But just as the expedition arrived, there was also political excitement developing on Easter Island. Mydans devotes much of the text of his article to the political upheaval, and Canadian Press reporter Fred Joyce also filed a story published in newspapers across Canada: "Canadians in Midst Of Easter Rebellion." (5)
The Easter Island independence movement led by Alfonso Rapu, a popular 22-year-old schoolteacher who had been educated on the mainland, was complaining of lack of self-government, dictatorial military administration of the island, and unfair elections. When Rapu was accused of removing parts from a bulldozer to prevent it from being taken off the island, the military governor attempted to arrest him to be sent back to Chile on the Cape Scott.
Alfonso Rapu escaped into hiding, in a cave in the hills, whereupon the Chilean government announced they were sending Marines to secure the island.
Rapu was still hiding when the Chilean gunboat Yelcho appeared on 5 January 1965.
The 205-foot Yelcho (120K JPEG) had been built in 1942 for the U.S. Navy as the fleet tug USS Tekesta, and earned four battle stars in the Pacific. (6) She was sold in 1960 to the Chilean Navy, who renamed her in honor of their earlier Yelcho which had famously rescued the 1916 British Trans-Antarctic Expedition from Elephant Island. (7) (See a South Pacific map, 100K JPEG.)
There are no pictures by Carl Mydans in the LIFE archive showing the Yelcho; this photo is courtesy of retired Navy Captain Patricio Villalobos. (8)
Forty marines came ashore, where they found themselves welcomed by women with songs and flowers. Commander Guillermo Rojas took over supreme authority on the island and began an inquiry into the situation, including reports that Rapu's group wanted to join Polynesia, 2,500 miles west.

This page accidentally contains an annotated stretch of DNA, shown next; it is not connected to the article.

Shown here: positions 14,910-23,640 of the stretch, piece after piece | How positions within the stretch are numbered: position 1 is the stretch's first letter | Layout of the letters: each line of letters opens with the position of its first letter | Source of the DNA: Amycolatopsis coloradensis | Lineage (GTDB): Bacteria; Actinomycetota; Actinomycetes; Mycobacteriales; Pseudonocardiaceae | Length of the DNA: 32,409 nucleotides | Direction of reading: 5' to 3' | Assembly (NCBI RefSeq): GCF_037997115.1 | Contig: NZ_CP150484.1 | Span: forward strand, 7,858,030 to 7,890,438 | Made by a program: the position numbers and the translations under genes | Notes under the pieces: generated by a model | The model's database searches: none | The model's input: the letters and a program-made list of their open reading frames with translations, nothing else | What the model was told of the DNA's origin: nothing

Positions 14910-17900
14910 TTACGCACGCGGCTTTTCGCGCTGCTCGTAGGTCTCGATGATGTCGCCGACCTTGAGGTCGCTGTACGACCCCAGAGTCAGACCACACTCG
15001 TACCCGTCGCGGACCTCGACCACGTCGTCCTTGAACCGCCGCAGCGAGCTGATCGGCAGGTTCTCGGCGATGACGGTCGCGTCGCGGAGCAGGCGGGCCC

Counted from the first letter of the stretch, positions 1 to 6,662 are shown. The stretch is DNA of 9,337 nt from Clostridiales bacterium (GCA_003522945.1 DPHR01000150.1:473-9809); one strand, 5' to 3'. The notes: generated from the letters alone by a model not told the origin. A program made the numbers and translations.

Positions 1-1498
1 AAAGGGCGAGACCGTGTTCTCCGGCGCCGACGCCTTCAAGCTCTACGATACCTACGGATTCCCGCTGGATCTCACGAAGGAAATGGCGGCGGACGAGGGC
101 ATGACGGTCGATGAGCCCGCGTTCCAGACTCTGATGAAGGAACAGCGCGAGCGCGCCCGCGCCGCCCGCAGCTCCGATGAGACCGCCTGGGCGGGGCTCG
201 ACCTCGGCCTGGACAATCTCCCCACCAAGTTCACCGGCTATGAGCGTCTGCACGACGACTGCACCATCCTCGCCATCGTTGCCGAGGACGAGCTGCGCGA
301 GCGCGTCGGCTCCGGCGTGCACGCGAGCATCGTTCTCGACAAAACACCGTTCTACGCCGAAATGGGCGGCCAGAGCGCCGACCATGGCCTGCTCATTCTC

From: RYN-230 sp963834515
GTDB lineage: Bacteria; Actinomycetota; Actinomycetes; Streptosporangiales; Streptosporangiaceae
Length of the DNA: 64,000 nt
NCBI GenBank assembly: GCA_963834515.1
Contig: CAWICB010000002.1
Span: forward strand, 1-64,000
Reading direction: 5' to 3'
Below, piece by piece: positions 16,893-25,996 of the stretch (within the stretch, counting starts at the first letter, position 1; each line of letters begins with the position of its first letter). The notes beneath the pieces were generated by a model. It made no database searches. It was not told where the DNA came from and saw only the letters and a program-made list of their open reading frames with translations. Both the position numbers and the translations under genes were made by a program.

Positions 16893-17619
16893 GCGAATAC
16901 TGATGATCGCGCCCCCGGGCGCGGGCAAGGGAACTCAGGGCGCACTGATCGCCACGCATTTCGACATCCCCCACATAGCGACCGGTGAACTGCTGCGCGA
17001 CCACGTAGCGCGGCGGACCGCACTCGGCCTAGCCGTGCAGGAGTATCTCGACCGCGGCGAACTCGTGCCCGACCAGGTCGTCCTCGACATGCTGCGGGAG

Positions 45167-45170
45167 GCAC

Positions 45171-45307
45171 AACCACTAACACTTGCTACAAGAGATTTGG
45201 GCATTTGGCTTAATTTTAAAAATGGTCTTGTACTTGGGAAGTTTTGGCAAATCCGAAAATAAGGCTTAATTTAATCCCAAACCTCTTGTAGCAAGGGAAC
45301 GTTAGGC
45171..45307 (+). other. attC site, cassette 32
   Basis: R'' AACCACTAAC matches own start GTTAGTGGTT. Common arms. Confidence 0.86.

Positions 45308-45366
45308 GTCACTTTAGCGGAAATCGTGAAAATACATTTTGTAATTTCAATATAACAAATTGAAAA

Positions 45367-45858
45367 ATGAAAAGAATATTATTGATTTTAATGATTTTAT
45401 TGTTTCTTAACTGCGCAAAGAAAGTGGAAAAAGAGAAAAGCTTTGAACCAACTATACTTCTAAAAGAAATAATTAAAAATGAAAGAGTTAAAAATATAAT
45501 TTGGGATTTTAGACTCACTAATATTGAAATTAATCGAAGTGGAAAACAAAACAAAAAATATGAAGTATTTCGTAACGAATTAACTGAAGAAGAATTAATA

Carl Mydans reported in LIFE that "units of marines rolled about the island in their newly landed jeeps, searching for the elusive revolutionary, Alfonso Rapu. The people watched with sly joy. "They'll never find him,' they told me.
(The docks where the vehicles were unloaded are visible in the background of this photo. Unfortunately there are no further pictures of the Jeeps among the transparencies scanned for the LIFE photographic archive.)
Mydans continues the story in LIFE: "Then one morning, Alfonso Rapu himself came marching down the main street of the village surrounded by hordes of women, all calling to him and looking admiringly at him, unable to resist touching him. For Alfonso is an Adonis. He walked directly to the house where the miitary court was in session....
"Then the military court began to interrogate Alfonso and the island grapevine reported that ugly things were being said about him."
Reporter Fred Joyce summarizes the next incident: "A crowd of his followers -- mostly women -- heard him having words with Rojas in the officer's jeep and rushed on the pair, apparently under the impression Rapu was being arrested. The incident occurred near the METEI expedition's campsite, one of the few fenced spots on the island, and about a dozen women rushed Rapu inside. The marines fired rifles into the air. Some of the women, screaming, fell to the ground, claiming they had suffered heart attacks."